If you want to do this yourself, you need only a spreadsheet. We are a Google Docs shop, so we used Sheets, the cloud-based Google spreadsheet app. (Sheets is inferior to Excel, IMO, but it’s the tool available to everyone in the room, which is important.) Since Sheets resides in the cloud, multiple people can enter data into the same document simultaneously. The advantage of that when you’re on a tight deadline should be obvious.
Here’s how I did it, step by step.
We needed to output results in tabular form for import into InDesign for the printed page, and as HTML tables for a web page. That meant we needed the same data exported from Sheets in two distinct formats — tabbed plain text for print and carefully tagged HTML for the web. We also needed a clean interface within the spreadsheet so humans could accurately input the results.
First, I compartmentalized the results, bearing in mind how I wanted the list organized and how people in the newsroom would be finding and compiling the results. I created a separate sheet, or tab, for each silo — one each for president, Congress, statewide races and measures, local races, etc. For example, I created a tab within the sheet for congressional races and designed it to be human-friendly for data entry.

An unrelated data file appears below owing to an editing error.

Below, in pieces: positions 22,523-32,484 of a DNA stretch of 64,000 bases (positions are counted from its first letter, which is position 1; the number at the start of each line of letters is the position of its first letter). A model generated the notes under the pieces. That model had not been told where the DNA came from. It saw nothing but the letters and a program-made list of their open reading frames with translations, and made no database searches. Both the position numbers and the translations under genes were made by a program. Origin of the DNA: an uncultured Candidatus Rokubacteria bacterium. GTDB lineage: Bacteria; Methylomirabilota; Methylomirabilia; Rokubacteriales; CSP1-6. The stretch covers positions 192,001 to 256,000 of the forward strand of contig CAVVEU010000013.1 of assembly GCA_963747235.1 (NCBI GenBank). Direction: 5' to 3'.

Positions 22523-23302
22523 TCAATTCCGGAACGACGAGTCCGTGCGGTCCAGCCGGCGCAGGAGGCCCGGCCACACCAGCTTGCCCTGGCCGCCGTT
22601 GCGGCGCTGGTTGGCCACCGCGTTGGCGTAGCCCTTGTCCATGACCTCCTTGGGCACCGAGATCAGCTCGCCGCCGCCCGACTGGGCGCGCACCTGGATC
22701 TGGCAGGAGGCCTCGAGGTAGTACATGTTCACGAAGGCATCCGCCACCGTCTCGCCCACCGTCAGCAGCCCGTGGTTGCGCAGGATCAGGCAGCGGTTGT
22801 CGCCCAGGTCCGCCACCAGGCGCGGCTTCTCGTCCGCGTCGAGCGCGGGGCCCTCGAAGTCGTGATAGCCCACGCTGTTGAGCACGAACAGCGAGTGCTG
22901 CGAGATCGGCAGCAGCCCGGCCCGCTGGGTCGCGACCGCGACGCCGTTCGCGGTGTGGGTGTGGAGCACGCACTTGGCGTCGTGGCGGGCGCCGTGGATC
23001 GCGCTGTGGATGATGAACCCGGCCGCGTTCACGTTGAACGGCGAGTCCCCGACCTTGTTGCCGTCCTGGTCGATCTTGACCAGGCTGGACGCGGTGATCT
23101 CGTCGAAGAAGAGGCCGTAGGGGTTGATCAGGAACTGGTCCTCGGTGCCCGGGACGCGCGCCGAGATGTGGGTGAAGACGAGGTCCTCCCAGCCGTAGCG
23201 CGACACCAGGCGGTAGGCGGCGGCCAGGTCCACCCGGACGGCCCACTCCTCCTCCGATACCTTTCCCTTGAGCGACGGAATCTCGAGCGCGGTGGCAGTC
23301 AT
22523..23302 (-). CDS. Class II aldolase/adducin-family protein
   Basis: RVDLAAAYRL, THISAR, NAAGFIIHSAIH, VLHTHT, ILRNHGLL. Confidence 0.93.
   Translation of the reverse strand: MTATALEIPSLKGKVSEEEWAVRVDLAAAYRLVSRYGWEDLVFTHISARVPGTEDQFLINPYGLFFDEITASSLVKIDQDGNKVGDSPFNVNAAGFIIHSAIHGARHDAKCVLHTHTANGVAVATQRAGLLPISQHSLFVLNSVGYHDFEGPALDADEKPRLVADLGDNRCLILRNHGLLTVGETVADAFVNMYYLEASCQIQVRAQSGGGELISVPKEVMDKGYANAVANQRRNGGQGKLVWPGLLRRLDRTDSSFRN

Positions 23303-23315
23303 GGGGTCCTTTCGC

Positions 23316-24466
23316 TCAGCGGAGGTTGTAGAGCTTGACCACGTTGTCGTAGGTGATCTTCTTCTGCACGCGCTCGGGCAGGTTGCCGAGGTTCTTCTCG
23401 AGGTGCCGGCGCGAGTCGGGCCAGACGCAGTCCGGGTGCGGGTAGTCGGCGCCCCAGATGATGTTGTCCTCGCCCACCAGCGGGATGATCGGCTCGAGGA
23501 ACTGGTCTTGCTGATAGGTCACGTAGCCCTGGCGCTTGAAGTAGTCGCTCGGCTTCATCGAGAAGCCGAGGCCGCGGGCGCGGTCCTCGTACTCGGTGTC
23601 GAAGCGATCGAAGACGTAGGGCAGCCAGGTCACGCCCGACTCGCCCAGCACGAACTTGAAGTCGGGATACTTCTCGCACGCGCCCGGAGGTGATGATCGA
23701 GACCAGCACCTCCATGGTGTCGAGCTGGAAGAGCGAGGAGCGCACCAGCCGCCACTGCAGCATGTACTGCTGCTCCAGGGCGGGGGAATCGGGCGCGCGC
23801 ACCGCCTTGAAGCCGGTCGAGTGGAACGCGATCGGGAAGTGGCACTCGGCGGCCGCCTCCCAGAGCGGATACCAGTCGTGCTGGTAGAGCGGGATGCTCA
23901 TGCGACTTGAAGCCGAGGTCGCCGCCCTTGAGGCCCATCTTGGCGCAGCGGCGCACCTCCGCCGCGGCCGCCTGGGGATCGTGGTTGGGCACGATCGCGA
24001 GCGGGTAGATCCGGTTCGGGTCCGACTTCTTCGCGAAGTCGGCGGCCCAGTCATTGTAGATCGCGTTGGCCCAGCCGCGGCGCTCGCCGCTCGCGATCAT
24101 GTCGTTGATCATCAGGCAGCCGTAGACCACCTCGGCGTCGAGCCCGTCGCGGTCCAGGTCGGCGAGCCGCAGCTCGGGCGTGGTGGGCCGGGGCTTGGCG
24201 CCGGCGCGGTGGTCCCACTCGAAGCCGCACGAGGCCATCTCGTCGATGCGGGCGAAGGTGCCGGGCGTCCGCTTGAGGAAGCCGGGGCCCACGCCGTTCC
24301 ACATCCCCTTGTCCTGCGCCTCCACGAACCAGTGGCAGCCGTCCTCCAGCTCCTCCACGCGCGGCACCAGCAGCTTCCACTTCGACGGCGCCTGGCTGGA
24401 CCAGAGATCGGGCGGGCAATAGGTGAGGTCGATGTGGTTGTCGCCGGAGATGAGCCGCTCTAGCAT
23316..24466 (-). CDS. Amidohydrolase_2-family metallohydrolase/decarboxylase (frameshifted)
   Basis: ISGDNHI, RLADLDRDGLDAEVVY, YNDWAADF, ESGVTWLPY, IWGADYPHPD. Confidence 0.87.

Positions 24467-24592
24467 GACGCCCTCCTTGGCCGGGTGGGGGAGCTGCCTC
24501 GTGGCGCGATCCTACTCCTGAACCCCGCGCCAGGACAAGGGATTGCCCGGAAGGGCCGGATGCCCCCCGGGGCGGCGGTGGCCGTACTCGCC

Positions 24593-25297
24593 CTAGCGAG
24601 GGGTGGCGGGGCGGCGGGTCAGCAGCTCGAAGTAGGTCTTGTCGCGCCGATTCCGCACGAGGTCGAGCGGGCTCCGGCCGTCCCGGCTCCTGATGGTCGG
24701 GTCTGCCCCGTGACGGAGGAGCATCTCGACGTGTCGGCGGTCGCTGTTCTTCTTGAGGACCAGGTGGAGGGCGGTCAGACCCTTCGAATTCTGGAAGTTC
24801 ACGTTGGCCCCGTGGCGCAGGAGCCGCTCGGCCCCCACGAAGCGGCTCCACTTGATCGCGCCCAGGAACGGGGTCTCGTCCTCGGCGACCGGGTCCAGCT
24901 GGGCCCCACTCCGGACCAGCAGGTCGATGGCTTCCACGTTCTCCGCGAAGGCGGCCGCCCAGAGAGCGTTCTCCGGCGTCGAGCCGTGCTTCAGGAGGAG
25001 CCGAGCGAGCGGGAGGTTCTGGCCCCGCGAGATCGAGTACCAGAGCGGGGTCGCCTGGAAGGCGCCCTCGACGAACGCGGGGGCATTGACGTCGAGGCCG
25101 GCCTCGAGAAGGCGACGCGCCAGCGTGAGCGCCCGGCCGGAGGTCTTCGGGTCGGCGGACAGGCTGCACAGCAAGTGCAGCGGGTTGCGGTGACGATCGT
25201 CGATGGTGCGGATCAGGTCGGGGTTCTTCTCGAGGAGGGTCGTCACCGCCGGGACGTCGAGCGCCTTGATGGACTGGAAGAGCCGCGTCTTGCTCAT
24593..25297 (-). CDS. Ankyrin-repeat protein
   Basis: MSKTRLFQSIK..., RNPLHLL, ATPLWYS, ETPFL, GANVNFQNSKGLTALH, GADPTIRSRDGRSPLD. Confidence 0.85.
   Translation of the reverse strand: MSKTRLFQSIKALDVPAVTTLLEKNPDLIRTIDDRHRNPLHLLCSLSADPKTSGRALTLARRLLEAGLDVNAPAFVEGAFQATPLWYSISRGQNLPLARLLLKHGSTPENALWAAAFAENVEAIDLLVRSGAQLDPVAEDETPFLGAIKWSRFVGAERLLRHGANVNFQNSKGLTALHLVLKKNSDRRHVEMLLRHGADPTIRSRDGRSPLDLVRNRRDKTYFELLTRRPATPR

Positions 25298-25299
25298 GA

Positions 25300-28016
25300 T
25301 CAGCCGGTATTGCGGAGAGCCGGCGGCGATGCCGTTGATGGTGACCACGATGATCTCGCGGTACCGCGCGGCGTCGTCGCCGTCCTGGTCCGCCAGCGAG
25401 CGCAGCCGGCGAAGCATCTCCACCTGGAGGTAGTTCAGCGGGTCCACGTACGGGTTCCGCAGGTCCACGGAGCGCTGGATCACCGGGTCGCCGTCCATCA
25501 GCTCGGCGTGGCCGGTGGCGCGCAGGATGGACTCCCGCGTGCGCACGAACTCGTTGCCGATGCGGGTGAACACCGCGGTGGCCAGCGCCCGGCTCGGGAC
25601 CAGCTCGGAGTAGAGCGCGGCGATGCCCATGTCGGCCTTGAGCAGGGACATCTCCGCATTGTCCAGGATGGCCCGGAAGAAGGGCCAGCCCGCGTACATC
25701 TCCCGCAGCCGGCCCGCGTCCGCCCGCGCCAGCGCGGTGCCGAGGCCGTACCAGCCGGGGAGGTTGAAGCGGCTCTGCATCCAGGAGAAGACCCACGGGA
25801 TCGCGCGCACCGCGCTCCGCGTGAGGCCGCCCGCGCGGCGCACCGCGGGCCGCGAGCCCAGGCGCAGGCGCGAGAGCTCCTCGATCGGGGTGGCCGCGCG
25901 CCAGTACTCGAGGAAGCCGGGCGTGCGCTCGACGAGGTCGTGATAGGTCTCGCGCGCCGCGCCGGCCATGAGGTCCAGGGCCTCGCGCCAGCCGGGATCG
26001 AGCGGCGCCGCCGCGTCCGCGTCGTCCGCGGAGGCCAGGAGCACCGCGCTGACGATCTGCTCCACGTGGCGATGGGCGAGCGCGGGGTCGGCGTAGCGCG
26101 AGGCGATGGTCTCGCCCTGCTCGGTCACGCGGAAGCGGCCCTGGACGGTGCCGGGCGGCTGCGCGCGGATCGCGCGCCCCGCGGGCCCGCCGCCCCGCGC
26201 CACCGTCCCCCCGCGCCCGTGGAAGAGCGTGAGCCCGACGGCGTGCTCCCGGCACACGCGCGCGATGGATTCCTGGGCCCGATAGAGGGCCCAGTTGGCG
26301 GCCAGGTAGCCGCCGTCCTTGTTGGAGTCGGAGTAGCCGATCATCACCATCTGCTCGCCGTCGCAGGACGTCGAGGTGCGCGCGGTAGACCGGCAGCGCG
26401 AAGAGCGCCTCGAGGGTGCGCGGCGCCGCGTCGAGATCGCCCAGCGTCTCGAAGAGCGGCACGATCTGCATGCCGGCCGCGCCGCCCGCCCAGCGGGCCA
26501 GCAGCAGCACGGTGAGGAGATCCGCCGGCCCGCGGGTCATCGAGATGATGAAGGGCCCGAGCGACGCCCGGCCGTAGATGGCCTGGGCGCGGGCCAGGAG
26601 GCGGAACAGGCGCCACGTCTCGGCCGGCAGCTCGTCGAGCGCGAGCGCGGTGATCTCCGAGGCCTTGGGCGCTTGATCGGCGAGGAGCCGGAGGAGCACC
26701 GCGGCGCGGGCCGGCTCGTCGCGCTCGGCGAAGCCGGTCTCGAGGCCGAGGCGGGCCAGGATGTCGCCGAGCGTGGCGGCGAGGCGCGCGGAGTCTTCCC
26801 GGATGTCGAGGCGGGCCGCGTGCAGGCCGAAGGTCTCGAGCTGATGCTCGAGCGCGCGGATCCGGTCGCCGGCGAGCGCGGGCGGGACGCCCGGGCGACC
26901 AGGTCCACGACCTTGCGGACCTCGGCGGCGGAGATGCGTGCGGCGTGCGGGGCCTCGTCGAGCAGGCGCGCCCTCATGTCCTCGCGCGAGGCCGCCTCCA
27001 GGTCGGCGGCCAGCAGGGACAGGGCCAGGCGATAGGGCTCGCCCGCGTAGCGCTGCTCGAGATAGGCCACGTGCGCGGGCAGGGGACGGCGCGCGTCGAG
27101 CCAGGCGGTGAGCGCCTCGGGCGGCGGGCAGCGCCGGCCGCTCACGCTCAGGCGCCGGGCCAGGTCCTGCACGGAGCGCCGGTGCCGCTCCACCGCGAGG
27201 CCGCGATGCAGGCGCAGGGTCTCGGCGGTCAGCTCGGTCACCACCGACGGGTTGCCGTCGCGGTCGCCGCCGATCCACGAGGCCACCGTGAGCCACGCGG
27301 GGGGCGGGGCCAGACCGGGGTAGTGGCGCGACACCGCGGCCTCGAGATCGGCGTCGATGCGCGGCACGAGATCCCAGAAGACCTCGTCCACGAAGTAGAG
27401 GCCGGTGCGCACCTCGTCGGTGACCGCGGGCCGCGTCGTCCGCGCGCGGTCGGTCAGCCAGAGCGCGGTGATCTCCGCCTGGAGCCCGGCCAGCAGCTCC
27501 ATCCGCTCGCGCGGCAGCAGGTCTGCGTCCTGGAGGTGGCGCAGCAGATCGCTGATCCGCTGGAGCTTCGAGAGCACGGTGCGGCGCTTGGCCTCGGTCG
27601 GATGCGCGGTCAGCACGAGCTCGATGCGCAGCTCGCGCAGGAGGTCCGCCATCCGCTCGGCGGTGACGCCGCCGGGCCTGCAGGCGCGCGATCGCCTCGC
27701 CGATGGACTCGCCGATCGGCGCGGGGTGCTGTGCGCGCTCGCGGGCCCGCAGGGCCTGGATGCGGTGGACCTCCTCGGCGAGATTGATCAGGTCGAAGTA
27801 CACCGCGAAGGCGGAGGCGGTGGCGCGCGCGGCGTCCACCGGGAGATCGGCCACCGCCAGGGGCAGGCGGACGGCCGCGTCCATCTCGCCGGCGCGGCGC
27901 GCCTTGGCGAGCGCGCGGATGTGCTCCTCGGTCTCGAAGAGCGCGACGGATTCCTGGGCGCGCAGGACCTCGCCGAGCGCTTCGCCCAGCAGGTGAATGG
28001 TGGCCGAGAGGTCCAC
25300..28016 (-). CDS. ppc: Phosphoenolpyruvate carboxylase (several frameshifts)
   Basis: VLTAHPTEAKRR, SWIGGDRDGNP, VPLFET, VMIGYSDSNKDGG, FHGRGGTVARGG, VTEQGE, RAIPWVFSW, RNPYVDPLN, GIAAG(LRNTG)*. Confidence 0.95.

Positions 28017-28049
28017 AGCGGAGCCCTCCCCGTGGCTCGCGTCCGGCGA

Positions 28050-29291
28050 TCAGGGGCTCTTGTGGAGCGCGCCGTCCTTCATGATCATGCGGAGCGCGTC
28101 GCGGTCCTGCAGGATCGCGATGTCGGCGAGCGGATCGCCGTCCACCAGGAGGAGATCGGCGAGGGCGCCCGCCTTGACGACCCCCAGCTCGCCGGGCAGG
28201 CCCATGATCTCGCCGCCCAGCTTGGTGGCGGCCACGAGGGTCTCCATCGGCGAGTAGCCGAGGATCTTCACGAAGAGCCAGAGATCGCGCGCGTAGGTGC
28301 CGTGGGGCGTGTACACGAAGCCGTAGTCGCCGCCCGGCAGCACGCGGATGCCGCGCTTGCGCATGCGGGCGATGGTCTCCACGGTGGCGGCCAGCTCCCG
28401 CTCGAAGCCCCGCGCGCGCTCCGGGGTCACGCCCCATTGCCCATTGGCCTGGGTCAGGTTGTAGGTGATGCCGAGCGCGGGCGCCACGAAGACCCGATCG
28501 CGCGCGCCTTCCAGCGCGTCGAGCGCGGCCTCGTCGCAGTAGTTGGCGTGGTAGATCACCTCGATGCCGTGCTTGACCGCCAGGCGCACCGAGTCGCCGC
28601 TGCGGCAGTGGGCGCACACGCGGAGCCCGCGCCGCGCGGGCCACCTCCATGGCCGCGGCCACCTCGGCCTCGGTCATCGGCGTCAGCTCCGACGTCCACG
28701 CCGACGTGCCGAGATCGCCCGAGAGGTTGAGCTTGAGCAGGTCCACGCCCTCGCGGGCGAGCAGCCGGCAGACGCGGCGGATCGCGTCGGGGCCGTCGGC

I made the cells for data entry green and locked all the others so that mortals couldn’t break anything. I also made the tabs for the data-entry sheets green to indicate it was OK to edit them.
Formulas in this sheet automatically calculated percentages from the vote totals. I did this for two reasons: It’s one less number to enter (you don’t have to enter the vote number and the percentage) and there is a factual check — you can compare the calculated percentage in the spreadsheet to the percentage published by the government election results to ensure you input the raw numbers correctly. This requires, however, that you also enter the total number of votes for a given race. But that’s still fewer numbers to enter — three numbers instead of two numbers and two percentages, and you get the added bonus of quality control during data entry.
Then I created two more sheet-tabs for the same data. These would be used for exporting the data that was entered into the first version of the sheet. I used formulas to grab the data from the first sheet and paste it into the others. But I designed the other sheets differently, bearing in mind how I wanted the data to be exported for print and the web. I formatted the text in the cells of these duplicate sheets differently to make it easy to troubleshoot any problems.